WASHINGTON D.C.: Sales of previously occupied homes in the U.S. recovered in September to their highest level since January, with mortgage rate increases encouraging buyers.
Existing homes sales rose 7 percent from August to a seasonally-adjusted annual rate of 6.29 million units, according to the National Association of Realtors (NAR).
According to FactSet, this figure is higher than the 6.11 million units expected by economists. However, sales were down 2.3 percent compared with September 2020.
"The increase in sales in the latest month, I would attribute to mortgage rates. This autumn season looks to be one of the best autumn home sales seasons in 15 years," said Lawrence Yun, NAR's chief economist, as quoted by ABC News.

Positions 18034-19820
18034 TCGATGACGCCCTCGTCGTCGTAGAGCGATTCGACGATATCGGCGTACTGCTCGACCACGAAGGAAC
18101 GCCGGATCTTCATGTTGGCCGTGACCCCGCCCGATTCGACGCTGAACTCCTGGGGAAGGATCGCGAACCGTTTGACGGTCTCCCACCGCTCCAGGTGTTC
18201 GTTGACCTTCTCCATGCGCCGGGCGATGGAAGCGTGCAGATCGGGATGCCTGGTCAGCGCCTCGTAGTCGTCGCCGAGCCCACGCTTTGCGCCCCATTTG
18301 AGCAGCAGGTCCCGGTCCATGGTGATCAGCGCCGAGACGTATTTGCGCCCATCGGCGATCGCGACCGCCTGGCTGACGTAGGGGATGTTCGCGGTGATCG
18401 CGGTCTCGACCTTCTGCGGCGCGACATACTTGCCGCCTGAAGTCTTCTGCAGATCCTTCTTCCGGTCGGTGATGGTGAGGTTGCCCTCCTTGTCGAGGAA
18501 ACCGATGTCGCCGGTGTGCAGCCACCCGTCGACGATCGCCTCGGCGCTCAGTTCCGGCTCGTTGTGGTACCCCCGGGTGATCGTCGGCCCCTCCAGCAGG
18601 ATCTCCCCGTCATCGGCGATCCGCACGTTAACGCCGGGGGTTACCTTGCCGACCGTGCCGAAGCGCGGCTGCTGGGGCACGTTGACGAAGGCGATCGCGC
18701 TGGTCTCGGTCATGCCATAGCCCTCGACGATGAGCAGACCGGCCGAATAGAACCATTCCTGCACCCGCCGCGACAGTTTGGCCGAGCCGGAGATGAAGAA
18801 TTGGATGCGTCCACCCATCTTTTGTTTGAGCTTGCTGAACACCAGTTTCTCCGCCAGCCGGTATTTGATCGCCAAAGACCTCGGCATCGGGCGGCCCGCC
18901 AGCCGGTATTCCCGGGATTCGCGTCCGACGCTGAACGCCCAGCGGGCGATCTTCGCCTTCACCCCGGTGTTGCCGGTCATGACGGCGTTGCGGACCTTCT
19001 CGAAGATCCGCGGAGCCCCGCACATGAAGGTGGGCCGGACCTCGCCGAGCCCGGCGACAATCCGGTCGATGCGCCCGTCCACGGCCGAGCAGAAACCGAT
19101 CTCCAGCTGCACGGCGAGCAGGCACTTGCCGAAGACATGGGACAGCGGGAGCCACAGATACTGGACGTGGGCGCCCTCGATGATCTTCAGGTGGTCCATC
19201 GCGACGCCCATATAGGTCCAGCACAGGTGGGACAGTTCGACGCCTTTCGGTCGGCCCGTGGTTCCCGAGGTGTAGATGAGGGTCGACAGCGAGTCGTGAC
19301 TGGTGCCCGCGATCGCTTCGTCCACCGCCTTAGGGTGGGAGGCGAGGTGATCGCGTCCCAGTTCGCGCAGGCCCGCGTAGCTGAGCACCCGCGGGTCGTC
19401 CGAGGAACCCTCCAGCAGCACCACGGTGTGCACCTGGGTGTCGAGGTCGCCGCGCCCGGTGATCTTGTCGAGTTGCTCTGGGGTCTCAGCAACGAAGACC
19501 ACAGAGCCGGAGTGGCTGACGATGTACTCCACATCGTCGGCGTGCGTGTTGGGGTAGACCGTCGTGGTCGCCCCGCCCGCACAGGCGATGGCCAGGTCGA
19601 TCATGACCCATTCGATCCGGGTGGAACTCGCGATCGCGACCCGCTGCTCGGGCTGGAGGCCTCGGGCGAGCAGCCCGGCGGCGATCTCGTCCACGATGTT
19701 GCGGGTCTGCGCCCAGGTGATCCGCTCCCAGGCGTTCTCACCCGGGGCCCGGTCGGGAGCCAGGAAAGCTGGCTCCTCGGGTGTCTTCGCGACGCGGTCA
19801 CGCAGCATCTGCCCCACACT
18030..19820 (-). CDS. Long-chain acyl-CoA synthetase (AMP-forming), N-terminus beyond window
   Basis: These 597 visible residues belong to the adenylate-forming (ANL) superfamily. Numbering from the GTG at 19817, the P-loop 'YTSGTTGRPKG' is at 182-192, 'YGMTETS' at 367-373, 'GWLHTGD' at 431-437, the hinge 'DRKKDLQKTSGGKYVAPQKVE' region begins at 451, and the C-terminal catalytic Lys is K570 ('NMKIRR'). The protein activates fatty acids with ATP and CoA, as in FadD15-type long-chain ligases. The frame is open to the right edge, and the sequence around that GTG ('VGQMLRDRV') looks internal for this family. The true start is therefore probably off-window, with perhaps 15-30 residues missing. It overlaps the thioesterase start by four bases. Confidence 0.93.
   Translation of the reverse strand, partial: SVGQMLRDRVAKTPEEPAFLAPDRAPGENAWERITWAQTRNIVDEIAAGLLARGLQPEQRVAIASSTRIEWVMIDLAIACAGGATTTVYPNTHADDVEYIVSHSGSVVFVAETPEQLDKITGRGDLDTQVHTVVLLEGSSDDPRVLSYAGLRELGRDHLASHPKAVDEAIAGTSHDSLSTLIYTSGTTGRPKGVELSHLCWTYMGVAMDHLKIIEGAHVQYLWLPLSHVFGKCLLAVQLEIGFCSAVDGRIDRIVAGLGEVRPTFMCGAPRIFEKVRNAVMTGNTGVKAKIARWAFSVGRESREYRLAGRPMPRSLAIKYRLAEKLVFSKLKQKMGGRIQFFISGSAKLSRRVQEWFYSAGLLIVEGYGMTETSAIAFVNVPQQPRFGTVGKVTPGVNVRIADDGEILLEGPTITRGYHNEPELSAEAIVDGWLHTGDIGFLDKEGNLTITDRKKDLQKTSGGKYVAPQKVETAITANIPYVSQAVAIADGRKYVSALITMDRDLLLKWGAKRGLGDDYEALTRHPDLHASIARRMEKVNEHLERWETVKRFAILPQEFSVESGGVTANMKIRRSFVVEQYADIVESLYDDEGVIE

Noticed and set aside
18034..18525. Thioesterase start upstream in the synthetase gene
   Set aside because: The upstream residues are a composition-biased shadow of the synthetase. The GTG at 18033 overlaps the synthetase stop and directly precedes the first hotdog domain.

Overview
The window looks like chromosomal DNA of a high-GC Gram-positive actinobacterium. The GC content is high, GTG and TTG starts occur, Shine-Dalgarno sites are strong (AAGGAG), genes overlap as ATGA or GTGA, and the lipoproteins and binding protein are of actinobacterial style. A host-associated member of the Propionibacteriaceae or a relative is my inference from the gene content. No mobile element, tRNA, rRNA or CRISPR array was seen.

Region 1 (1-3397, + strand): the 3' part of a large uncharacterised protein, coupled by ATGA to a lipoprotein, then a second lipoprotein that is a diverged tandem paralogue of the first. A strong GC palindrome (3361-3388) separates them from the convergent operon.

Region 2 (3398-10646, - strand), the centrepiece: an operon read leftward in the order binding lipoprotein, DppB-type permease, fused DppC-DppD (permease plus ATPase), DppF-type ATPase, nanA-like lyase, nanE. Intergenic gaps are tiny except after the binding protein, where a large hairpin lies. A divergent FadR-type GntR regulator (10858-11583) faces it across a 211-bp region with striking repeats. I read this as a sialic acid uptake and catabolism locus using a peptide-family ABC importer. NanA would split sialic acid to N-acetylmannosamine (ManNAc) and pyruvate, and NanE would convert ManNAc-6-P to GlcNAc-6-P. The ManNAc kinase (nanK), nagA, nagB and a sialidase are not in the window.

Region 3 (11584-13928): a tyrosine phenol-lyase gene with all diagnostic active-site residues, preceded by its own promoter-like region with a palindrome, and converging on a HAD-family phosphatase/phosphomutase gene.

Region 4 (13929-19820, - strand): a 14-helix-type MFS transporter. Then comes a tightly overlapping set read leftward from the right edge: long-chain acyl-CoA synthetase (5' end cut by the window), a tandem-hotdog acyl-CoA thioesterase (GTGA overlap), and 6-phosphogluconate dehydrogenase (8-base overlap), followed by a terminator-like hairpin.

A dip in mortgage rates in August resulted in buyers quickly closing deals on homes, which led to September's rise in completed transactions, he added.
While the average rate for a 30-year mortgage remains relatively low, it has increased steadily since August, when the weekly mortgage rate averaged 2.77 percent, stated mortgage buyer Freddie Mac.
Economists expect mortgage rates to rise to 4 percent next year, as the Federal Reserve implements policies to combat rising inflation.
There are also indications the housing market boom that saw 20 to 25 percent annual increases in median home prices is slowing.
The NAR noted at the end of September, that 1.27 million homes for sale remained unsold, down 0.8 percent from the previous month, and down 13 percent from last year.
Homes are continuing to be bought within days of being placed for sale, compared to last month when they typically remained on the market 17 for days before being bought.
The inventory of homes for sale should begin to improve next year, Yun said, stressing, "The decline is lessening and soon, in 2022, we will begin to see inventories are higher year-over-year," according to ABC News.